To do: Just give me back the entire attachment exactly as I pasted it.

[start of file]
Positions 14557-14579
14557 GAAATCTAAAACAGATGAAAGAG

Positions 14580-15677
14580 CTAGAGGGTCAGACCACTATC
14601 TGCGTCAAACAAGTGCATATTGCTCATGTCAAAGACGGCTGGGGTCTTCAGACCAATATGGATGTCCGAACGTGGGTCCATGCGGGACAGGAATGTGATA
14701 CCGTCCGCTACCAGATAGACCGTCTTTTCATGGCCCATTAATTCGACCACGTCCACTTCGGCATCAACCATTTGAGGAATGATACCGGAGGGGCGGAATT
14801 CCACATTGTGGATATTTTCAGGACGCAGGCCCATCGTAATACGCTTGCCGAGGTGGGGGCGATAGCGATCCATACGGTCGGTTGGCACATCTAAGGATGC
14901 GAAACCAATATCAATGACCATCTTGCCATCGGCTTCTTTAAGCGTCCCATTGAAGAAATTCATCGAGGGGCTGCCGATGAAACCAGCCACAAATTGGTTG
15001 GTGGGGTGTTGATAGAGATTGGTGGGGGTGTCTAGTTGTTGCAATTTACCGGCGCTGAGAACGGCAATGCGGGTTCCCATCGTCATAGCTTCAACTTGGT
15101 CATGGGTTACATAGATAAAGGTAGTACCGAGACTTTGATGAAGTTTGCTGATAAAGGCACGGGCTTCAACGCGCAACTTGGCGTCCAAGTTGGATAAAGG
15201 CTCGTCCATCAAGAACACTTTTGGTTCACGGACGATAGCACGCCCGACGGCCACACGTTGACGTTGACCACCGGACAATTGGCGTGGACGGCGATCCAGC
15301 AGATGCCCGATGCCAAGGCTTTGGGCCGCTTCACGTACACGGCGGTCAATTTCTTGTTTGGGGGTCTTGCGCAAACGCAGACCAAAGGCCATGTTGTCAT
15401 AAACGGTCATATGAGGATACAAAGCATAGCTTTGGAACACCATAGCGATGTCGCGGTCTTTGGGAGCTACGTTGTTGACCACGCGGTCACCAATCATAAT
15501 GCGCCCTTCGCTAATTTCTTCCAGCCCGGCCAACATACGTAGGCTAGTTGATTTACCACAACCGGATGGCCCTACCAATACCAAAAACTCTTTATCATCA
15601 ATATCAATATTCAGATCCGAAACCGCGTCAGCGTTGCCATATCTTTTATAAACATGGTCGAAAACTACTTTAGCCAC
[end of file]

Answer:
Positions 14557-14579
14557 GAAATCTAAAACAGATGAAAGAG

Positions 14580-15677
14580 CTAGAGGGTCAGACCACTATC
14601 TGCGTCAAACAAGTGCATATTGCTCATGTCAAAGACGGCTGGGGTCTTCAGACCAATATGGATGTCCGAACGTGGGTCCATGCGGGACAGGAATGTGATA
14701 CCGTCCGCTACCAGATAGACCGTCTTTTCATGGCCCATTAATTCGACCACGTCCACTTCGGCATCAACCATTTGAGGAATGATACCGGAGGGGCGGAATT
14801 CCACATTGTGGATATTTTCAGGACGCAGGCCCATCGTAATACGCTTGCCGAGGTGGGGGCGATAGCGATCCATACGGTCGGTTGGCACATCTAAGGATGC
14901 GAAACCAATATCAATGACCATCTTGCCATCGGCTTCTTTAAGCGTCCCATTGAAGAAATTCATCGAGGGGCTGCCGATGAAACCAGCCACAAATTGGTTG
15001 GTGGGGTGTTGATAGAGATTGGTGGGGGTGTCTAGTTGTTGCAATTTACCGGCGCTGAGAACGGCAATGCGGGTTCCCATCGTCATAGCTTCAACTTGGT
15101 CATGGGTTACATAGATAAAGGTAGTACCGAGACTTTGATGAAGTTTGCTGATAAAGGCACGGGCTTCAACGCGCAACTTGGCGTCCAAGTTGGATAAAGG
15201 CTCGTCCATCAAGAACACTTTTGGTTCACGGACGATAGCACGCCCGACGGCCACACGTTGACGTTGACCACCGGACAATTGGCGTGGACGGCGATCCAGC
15301 AGATGCCCGATGCCAAGGCTTTGGGCCGCTTCACGTACACGGCGGTCAATTTCTTGTTTGGGGGTCTTGCGCAAACGCAGACCAAAGGCCATGTTGTCAT
15401 AAACGGTCATATGAGGATACAAAGCATAGCTTTGGAACACCATAGCGATGTCGCGGTCTTTGGGAGCTACGTTGTTGACCACGCGGTCACCAATCATAAT
15501 GCGCCCTTCGCTAATTTCTTCCAGCCCGGCCAACATACGTAGGCTAGTTGATTTACCACAACCGGATGGCCCTACCAATACCAAAAACTCTTTATCATCA
15601 ATATCAATATTCAGATCCGAAACCGCGTCAGCGTTGCCATATCTTTTATAAACATGGTCGAAAACTACTTTAGCCAC